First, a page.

10 Interesting Facts About the Hoover Dam

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10 Interesting Facts About the Hoover Dam

When it comes to iconic structures in the US, the Hoover Dam is definitely in that conversation. It’s named after Herbert Hoover, who pushed for its construction when he served in the federal government as Secretary of Commerce and then later as the nation’s President. It is a fitting name considering Hoover himself was also an engineer.

1. An Expensive Proposition

When Hoover Dam was built, it would be the most expensive engineer project that the US had ever started. In the 4 years it took to construct the dam, the cost was $49 million. Putting that investment into today’s monetary value, that’s about $700 million. The cost has much to do with its arch gravity design. Hoover Dam stands 726 feet tall at its highest point and is 1,200 feet wide. The base of the dame is 660 feet thick.

Even the contractor that was eventually hired to build the dam had to put together a $5 million performance bond before they’d be awarded with the project. It required 6 companies to come together, pooling their resources, to get the contract.

2. Built For a Purpose

The idea that Hoover Dam was built to create a reservoir is not entirely correct. The dam actually has several purposes. It was initially created to help control local flooding and provide some infrastructure for irrigation. In 1936, just one year after it was finished, electrical power generation was also added to the dam’s purpose. With 17 turbines active, more than 1 million people can benefit from the power that Hoover Dam is able to create.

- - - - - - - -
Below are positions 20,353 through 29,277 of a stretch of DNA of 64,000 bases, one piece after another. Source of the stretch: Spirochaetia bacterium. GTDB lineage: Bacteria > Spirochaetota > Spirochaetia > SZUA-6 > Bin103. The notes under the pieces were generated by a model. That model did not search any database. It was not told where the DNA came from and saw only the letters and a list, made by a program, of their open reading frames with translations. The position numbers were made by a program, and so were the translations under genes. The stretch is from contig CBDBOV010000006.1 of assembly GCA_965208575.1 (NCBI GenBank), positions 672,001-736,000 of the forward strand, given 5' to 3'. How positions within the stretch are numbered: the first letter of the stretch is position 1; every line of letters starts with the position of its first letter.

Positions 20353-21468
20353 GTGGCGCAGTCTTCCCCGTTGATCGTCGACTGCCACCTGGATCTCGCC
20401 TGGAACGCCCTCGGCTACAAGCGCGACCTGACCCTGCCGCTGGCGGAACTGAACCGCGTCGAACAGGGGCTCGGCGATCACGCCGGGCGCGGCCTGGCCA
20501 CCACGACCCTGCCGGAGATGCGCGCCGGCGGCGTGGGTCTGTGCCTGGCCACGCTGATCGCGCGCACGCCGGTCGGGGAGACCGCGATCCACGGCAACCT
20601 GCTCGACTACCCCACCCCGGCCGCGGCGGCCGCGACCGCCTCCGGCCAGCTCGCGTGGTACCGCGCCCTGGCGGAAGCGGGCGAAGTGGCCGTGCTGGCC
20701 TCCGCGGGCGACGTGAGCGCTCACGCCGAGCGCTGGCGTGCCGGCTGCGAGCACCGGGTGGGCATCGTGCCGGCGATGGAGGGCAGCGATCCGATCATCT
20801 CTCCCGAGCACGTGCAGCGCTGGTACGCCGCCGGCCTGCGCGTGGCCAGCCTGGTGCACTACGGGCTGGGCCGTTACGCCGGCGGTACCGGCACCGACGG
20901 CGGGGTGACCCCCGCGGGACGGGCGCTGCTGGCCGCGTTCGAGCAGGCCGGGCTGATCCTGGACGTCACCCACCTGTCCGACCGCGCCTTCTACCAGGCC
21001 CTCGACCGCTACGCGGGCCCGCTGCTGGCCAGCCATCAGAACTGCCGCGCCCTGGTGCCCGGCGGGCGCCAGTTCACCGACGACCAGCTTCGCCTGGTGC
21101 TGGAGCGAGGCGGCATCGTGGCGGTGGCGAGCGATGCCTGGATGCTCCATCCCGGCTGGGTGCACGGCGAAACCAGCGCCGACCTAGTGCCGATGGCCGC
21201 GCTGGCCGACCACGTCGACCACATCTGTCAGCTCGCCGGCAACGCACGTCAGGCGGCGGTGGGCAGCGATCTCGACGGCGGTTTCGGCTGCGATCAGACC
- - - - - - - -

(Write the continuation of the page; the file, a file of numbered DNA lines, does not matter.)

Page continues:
3. A Different Name

Before the dam was named after Herbert Hoover, the original name was to be Boulder Dam. This is because the original site of the dam was supposed to be at Boulder Canyon. After surveying the site, however, the dam was moved to where it stands today because it could control the waters of the Colorado River more effectively.

4. Huge Tunnels

To build the dam over a 4 year period, something had to be done with the Colorado River. Engineers created tunnels around the work site that would funnel the river water away from its original course through the cliff faces. One of those tunnels was more than 3 miles long and had a diameter of more than 3 miles as well to accommodate seasonal flooding. The tunnels had to be drilled out by a specific time, so many workers would spend 10 hour days in 140F temperatures to get the job done. It would take 18 months altogether, including a 6 day strike that happened in August 1931.

5. It’s a Money Maker

It isn’t just the electricity that helps Hoover Dam pay for itself. Lake Mead was created as a reservoir behind the dam and it is the largest artificial reservoir of its kind in the US. It offers visitors over 500 miles of shoreline to enjoy. At its deepest point when full, Lake Mead has a depth of 590 feet. This allows visitors a chance to enjoy water sports, go swimming, and do some fishing during their stay in the area.

6. A Hollywood Icon